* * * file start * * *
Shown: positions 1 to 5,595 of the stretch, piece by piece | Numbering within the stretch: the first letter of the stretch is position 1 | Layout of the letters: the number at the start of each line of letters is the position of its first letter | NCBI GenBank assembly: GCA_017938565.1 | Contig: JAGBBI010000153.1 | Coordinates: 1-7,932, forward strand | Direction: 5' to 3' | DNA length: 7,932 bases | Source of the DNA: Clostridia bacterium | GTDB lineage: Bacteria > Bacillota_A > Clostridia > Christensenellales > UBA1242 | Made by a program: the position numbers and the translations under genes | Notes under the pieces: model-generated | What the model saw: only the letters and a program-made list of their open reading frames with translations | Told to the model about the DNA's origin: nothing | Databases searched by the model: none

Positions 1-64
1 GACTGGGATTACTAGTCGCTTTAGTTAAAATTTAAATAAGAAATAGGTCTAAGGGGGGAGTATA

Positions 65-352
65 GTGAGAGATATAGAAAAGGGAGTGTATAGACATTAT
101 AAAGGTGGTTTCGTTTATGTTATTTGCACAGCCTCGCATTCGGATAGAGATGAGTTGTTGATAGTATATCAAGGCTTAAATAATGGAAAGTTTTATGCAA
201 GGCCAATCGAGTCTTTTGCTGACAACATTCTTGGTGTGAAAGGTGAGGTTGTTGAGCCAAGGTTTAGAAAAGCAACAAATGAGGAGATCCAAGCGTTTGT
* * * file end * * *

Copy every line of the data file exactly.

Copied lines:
Shown: positions 1 to 5,595 of the stretch, piece by piece | Numbering within the stretch: the first letter of the stretch is position 1 | Layout of the letters: the number at the start of each line of letters is the position of its first letter | NCBI GenBank assembly: GCA_017938565.1 | Contig: JAGBBI010000153.1 | Coordinates: 1-7,932, forward strand | Direction: 5' to 3' | DNA length: 7,932 bases | Source of the DNA: Clostridia bacterium | GTDB lineage: Bacteria > Bacillota_A > Clostridia > Christensenellales > UBA1242 | Made by a program: the position numbers and the translations under genes | Notes under the pieces: model-generated | What the model saw: only the letters and a program-made list of their open reading frames with translations | Told to the model about the DNA's origin: nothing | Databases searched by the model: none

Positions 1-64
1 GACTGGGATTACTAGTCGCTTTAGTTAAAATTTAAATAAGAAATAGGTCTAAGGGGGGAGTATA

Positions 65-352
65 GTGAGAGATATAGAAAAGGGAGTGTATAGACATTAT
101 AAAGGTGGTTTCGTTTATGTTATTTGCACAGCCTCGCATTCGGATAGAGATGAGTTGTTGATAGTATATCAAGGCTTAAATAATGGAAAGTTTTATGCAA
201 GGCCAATCGAGTCTTTTGCTGACAACATTCTTGGTGTGAAAGGTGAGGTTGTTGAGCCAAGGTTTAGAAAAGCAACAAATGAGGAGATCCAAGCGTTTGT